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emily y
4 years ago
Can you answer this question?
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9 Answers

I agree with the replies to your post, but I wanted to add some information to show you what learning Chinese could look like. My path focuses on overall comprehension and efficiency. My goals are to read speak and listen well. If I had all the time in the world, I would also perfect my handwriting.
 
Possible path:
1. Learn 100 most basic characters before taking any classes
2. Take online class/classes at a language school which has small classes and forces you to spend significant time with the language. I have spent three months in a language school, I came with zero knowledge, and I am now at a level where I could proceed to study effectively on my own if I want.
3. Begin by focusing hard on learning to write basic characters, (and obviously also remember their meaning and pronunciation). Why? A certain amount of characters show up everywhere and knowing them guarantees that you survive in China.
4. Once you have learned to write around 400/500 basic characters from memory, focus more on recognition of characters. Writing is important, but the fact is that the output from perfecting Chinese handwriting will require a disproportionate amount of input and you won't feel you are 'efficient'. Character recognition also gets super fast once you know many basic characters.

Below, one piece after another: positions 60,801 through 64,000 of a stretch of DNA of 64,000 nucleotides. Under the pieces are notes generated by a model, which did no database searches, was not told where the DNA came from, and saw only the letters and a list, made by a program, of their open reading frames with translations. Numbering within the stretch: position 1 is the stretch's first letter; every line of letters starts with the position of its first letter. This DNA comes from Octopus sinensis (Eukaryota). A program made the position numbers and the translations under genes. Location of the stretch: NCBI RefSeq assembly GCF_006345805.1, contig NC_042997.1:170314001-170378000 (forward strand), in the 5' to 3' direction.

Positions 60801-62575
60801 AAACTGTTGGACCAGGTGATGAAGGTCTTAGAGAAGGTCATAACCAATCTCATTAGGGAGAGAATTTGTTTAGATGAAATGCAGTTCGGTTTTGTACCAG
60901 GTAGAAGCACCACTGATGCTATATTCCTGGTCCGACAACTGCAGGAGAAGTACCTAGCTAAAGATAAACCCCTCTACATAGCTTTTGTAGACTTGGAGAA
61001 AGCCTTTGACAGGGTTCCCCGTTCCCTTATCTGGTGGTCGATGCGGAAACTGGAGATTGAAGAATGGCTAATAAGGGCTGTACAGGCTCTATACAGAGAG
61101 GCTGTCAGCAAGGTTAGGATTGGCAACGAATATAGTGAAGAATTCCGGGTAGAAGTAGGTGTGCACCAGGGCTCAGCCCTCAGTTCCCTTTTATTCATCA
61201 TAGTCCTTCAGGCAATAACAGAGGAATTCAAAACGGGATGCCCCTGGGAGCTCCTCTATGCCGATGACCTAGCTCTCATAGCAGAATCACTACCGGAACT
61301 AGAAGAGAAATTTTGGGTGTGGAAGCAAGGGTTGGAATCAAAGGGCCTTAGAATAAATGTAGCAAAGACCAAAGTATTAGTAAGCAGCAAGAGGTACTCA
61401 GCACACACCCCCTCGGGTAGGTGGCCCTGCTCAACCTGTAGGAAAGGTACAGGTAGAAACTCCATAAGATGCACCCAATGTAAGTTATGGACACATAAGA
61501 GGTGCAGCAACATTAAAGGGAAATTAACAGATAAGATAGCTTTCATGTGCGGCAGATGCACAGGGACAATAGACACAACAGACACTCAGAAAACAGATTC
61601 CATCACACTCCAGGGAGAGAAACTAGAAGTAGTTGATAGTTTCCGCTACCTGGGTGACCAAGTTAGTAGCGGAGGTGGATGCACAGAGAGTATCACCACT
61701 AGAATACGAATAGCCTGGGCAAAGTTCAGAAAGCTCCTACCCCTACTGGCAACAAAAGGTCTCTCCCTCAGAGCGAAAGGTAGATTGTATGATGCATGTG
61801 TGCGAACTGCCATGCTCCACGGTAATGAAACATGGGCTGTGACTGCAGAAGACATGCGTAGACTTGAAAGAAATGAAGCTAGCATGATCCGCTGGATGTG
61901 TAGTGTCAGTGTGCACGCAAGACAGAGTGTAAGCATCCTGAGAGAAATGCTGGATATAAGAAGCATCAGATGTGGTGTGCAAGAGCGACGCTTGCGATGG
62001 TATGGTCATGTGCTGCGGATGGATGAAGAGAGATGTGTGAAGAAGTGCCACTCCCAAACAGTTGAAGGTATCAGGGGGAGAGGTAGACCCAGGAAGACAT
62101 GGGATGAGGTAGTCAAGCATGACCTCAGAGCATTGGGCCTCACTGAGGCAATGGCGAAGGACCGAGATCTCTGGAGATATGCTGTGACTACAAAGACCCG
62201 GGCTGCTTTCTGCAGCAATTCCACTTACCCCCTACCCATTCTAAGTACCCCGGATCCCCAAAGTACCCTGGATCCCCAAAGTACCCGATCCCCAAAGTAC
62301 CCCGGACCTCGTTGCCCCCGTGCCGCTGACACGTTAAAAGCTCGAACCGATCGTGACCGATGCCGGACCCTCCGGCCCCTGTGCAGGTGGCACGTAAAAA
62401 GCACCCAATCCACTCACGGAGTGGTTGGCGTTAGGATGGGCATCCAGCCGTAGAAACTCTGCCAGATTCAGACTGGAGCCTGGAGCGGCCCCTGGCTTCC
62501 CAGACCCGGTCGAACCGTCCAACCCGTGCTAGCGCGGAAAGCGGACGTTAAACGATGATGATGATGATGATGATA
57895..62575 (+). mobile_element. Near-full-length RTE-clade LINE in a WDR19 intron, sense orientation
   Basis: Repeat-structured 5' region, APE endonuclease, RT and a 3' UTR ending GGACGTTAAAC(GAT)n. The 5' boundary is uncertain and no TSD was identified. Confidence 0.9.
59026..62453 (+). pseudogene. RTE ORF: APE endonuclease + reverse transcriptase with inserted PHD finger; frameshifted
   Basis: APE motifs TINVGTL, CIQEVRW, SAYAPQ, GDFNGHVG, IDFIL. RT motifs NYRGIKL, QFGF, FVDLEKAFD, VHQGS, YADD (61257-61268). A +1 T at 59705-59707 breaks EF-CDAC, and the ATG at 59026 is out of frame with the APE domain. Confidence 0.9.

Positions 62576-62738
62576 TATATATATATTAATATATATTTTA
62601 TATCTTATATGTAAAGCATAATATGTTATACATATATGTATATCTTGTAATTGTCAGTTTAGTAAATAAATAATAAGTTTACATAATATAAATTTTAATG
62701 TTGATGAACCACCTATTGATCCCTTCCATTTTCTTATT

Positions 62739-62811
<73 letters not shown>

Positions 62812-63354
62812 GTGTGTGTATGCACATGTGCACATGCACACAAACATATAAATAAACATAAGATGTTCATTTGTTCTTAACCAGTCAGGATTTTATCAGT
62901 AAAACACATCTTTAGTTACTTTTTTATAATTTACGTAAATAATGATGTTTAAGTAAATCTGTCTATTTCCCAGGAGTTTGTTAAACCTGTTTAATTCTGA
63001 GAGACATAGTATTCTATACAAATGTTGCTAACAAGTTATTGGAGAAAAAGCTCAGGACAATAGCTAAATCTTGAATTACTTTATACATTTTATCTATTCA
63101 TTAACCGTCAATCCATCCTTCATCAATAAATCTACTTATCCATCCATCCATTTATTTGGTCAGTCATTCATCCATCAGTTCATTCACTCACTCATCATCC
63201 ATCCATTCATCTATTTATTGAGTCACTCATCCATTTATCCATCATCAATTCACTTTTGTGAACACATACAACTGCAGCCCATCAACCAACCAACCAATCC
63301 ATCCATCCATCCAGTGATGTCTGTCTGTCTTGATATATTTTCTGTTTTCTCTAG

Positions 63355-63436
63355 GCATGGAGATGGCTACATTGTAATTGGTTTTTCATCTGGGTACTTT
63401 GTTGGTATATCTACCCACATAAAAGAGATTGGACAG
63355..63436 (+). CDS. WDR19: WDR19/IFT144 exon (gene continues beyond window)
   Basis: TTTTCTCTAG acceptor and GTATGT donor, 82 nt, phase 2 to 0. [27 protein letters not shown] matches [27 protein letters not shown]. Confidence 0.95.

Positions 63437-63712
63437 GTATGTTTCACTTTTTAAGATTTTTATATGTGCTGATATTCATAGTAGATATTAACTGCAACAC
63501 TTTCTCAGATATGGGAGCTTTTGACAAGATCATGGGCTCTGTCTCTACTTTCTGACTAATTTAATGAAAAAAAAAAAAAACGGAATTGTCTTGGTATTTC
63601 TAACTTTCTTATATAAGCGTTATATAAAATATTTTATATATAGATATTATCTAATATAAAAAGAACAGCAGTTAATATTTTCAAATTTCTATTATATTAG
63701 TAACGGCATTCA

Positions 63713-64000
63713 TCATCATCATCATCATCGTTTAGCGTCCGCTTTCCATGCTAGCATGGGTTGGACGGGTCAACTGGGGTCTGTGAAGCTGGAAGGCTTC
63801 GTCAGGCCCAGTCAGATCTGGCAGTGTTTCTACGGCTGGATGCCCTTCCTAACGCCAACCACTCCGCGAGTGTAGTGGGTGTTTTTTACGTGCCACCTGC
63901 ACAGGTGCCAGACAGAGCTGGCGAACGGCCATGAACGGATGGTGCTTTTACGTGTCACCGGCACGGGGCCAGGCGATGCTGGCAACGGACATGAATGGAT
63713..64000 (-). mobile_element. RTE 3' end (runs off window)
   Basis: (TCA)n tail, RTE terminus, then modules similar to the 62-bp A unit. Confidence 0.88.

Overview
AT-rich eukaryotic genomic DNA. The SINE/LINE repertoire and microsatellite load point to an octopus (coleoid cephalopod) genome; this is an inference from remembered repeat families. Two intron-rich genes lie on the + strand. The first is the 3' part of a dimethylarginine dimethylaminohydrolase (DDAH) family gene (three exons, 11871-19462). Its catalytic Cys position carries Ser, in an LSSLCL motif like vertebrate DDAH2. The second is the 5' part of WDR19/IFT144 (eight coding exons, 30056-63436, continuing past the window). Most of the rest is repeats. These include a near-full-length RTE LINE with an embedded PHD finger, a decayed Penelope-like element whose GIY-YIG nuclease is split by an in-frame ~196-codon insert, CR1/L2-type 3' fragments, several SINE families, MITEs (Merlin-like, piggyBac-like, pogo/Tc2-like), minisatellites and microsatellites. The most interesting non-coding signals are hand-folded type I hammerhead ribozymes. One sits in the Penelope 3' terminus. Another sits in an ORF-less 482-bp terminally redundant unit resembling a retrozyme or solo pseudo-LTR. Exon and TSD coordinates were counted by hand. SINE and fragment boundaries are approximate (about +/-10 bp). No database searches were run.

5. Speak read and listen as much as you can. Read graded readers for beginners, e.g. Mandarin Companion (google), listen to learning materials, e.g. ChinesePod or Learningchinesethroughstories.com
6. Use spaced repetition flashcard software for all new words.
 
Throughout your entire journey, you'll need effective study methods, people have mentioned apps and resources in this post but the list is not exhaustive. Here is a link to an article with videos and demonstrations of the most helpful apps you can use to learn Chinese www.omeidachinese.com/15-best-apps-for-learning-mandarin-chinese
 
Personally, I have managed to set up an efficient routine using Pleco. I purchased the extension with spaced repetition software and felt I had everything I needed. Everyone is different though, so the above link may help you find good resources.
 
Best learning,
Joel

Learn some basic vocabulary and essential conversations. You will need to survive in a country where over 95% of the population do speak English. So my suggestion would definitely be YES. 

I've taken Chinese lessons online, it really works for me.

I think you learn simple daily Chinese, along with simple phrases to meet basic needs for communication. I think it is necessary

Realy Good